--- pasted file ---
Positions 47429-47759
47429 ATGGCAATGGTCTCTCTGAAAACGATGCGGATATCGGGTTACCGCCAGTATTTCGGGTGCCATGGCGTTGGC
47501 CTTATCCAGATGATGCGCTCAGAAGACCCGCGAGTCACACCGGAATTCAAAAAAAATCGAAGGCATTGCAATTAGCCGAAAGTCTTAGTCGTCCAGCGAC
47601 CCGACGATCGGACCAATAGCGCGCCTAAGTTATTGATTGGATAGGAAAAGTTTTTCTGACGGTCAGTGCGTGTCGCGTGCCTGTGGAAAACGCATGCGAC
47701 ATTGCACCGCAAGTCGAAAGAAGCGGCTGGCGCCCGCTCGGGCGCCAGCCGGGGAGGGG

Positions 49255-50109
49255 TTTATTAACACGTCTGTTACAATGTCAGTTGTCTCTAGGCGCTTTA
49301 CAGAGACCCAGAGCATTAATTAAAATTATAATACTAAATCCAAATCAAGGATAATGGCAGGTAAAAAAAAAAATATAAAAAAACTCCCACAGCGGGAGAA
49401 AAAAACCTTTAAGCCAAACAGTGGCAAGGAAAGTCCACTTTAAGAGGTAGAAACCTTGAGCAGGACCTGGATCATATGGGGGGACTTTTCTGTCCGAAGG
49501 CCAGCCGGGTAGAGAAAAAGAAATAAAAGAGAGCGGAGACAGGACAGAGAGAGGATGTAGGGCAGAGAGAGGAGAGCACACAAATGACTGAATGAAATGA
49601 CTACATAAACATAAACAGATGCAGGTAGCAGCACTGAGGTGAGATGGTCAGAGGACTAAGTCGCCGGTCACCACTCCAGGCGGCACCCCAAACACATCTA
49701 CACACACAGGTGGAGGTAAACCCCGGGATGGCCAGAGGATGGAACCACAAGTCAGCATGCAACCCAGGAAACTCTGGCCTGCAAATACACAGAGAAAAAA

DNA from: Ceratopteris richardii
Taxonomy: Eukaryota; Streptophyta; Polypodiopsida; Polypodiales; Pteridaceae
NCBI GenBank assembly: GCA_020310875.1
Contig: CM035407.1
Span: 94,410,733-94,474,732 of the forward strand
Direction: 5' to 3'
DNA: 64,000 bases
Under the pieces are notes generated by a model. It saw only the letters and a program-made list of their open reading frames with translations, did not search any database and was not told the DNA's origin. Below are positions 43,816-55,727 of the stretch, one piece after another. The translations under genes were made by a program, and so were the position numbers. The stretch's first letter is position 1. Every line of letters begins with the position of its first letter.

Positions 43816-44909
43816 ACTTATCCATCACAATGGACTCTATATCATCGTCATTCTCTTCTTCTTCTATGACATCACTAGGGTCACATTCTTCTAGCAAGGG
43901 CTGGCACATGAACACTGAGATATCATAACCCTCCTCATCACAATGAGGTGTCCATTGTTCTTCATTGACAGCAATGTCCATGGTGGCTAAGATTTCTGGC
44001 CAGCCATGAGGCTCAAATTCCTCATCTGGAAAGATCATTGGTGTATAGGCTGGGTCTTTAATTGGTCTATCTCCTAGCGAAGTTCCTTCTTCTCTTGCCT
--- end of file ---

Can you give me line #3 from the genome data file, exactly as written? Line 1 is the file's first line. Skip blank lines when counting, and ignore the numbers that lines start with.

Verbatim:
47501 CTTATCCAGATGATGCGCTCAGAAGACCCGCGAGTCACACCGGAATTCAAAAAAAATCGAAGGCATTGCAATTAGCCGAAAGTCTTAGTCGTCCAGCGAC